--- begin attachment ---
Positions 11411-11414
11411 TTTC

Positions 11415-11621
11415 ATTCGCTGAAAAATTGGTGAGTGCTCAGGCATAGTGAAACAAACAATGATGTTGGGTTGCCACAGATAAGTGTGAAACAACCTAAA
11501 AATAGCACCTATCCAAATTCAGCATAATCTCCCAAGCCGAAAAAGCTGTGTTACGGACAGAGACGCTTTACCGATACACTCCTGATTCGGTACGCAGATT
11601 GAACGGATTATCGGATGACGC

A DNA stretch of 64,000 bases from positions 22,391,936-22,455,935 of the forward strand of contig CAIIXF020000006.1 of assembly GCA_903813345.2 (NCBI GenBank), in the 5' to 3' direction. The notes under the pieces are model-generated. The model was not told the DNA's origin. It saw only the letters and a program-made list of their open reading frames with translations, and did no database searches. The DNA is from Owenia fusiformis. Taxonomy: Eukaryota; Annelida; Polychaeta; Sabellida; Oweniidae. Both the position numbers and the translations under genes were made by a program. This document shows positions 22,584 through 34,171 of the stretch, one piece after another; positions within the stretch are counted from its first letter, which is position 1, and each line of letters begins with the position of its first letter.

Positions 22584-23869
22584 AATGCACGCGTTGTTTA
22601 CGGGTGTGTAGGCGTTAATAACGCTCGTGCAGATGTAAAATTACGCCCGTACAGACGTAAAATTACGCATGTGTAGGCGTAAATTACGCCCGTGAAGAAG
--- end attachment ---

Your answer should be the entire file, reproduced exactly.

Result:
Positions 11411-11414
11411 TTTC

Positions 11415-11621
11415 ATTCGCTGAAAAATTGGTGAGTGCTCAGGCATAGTGAAACAAACAATGATGTTGGGTTGCCACAGATAAGTGTGAAACAACCTAAA
11501 AATAGCACCTATCCAAATTCAGCATAATCTCCCAAGCCGAAAAAGCTGTGTTACGGACAGAGACGCTTTACCGATACACTCCTGATTCGGTACGCAGATT
11601 GAACGGATTATCGGATGACGC

A DNA stretch of 64,000 bases from positions 22,391,936-22,455,935 of the forward strand of contig CAIIXF020000006.1 of assembly GCA_903813345.2 (NCBI GenBank), in the 5' to 3' direction. The notes under the pieces are model-generated. The model was not told the DNA's origin. It saw only the letters and a program-made list of their open reading frames with translations, and did no database searches. The DNA is from Owenia fusiformis. Taxonomy: Eukaryota; Annelida; Polychaeta; Sabellida; Oweniidae. Both the position numbers and the translations under genes were made by a program. This document shows positions 22,584 through 34,171 of the stretch, one piece after another; positions within the stretch are counted from its first letter, which is position 1, and each line of letters begins with the position of its first letter.

Positions 22584-23869
22584 AATGCACGCGTTGTTTA
22601 CGGGTGTGTAGGCGTTAATAACGCTCGTGCAGATGTAAAATTACGCCCGTACAGACGTAAAATTACGCATGTGTAGGCGTAAATTACGCCCGTGAAGAAG